"Perhaps the most satisfying development associated with writing a book is when you as the author stumble upon a revelation in the middle of the process. For this book, I came to understand the answer to a question that I am often asked and have struggled to answer for many years. So many times, I am approached by an attendee and asked, 'Can people change?'"
People have always fascinated me.
More specifically, it is their behaviors that capture my attention. The origins of this fixation can be traced to my experiences as a boy. My mother was a caring, funny, smart woman—when she was sober. Unfortunately, most days her behavior would devolve from her better self into a state of unpredictability, volatility and—well—just plain meanness. My mom was a mean drunk. To escape her wrath, I would head to the woods that surrounded our house with my dog Red and engage in metacognition—the fancy term for thinking about the way you think. It would be many years before I would learn the meaning of the term, but I was a practitioner before the age of 10.
I feel fortunate that my mother’s struggles became the catalyst for growth for me. There are many examples of the damage that alcoholism and drug addiction have on the family of the person with the disease. In my case, learning to navigate her behavioral changes developed both an interest in, and an acumen for, understanding how people think. What began as an effort merely to survive a turbulent home transitioned into a career of educating others on the nuances of human behavior.
Shortly after I started the educator/author stage of my career in 1995 with the foundation of the Leadership Difference Inc., I identified a simple vision: “To positively affect the life of every person I meet.” The genesis of that mission statement represents an important moment in my life that I will explain later. A large percentage of the work I perform is helping people understand the behaviors of their co-workers, family and friends. This effort generated the book Live and Learn or Die Stupid—inspired by the personal attributes that promote success and happiness in our lives and dedicated to my father who passed away in 2005.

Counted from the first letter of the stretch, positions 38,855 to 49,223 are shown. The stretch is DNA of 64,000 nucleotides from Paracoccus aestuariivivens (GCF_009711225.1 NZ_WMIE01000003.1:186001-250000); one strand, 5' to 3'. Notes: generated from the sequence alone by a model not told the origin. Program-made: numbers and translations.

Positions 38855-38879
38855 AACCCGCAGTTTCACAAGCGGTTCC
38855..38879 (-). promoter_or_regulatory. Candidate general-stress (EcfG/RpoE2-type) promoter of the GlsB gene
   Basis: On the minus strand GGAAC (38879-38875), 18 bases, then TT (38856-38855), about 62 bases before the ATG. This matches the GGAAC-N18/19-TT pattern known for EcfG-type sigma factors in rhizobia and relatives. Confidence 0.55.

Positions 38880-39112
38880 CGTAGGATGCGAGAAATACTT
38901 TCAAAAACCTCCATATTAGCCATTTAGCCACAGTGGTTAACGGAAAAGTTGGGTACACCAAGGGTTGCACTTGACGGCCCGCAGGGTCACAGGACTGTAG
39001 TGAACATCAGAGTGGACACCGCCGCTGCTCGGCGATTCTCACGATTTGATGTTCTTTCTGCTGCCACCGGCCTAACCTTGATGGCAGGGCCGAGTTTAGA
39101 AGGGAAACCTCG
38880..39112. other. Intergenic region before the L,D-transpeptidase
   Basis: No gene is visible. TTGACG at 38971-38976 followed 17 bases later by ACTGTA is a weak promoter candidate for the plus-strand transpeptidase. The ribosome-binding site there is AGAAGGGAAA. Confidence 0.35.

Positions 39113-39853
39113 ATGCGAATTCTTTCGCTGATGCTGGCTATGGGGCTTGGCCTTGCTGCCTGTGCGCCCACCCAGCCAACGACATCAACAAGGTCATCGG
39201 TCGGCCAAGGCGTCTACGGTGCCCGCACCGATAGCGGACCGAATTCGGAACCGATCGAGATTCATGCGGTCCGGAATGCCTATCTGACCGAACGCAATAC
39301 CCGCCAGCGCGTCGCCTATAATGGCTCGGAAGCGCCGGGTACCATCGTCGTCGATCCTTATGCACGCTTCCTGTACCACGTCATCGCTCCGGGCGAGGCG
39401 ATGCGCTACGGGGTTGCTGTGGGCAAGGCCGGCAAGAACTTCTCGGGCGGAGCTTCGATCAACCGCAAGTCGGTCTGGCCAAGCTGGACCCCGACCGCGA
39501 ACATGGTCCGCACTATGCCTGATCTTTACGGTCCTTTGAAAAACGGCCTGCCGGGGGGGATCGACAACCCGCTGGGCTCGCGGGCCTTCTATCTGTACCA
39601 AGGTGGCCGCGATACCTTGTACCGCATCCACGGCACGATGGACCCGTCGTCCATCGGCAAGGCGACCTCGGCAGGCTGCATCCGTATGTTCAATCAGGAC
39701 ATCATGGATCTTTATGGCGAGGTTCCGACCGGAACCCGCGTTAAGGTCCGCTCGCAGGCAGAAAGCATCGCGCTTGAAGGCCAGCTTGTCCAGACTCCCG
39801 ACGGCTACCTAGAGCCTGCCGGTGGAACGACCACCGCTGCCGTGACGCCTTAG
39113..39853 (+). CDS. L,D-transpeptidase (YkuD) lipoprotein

Eight years later, my most popular seminar—The Power of Understanding People—became my second book. It was in this book that I provided a model for readers to appreciate why we behave differently and why some people are easier for us to communicate with than others. It was an Amazon Editor’s Choice for Best Business Book of the Month upon its release and continues to sell well as a guide for leadership, selling skills, customer service and personal relationships. In this era in which civil discourse is becoming increasingly rare, I am proud to have contributed a book that promotes a better understanding of each other.
After the release of The Power of Understanding People in 2013, I continued to deliver the keynote and seminar of the same name to over 100,000 people. It was during this period that I discovered something that had not occurred to me. While people are interested in better understanding the behaviors of others, they are even MORE interested in understanding themselves. It hadn’t occurred to me that the long-term value of my long walks in the woods with Red and honing of my metacognitive skills would be to provide guidance for others to do the same. My mom’s challenges had provided the impetus for me to ponder my own feelings, behaviors, tendencies and attributes. I was surprised how many others had not spent time “in the woods.” While the reason I was there may have been toxic, the result of the trips was anything but.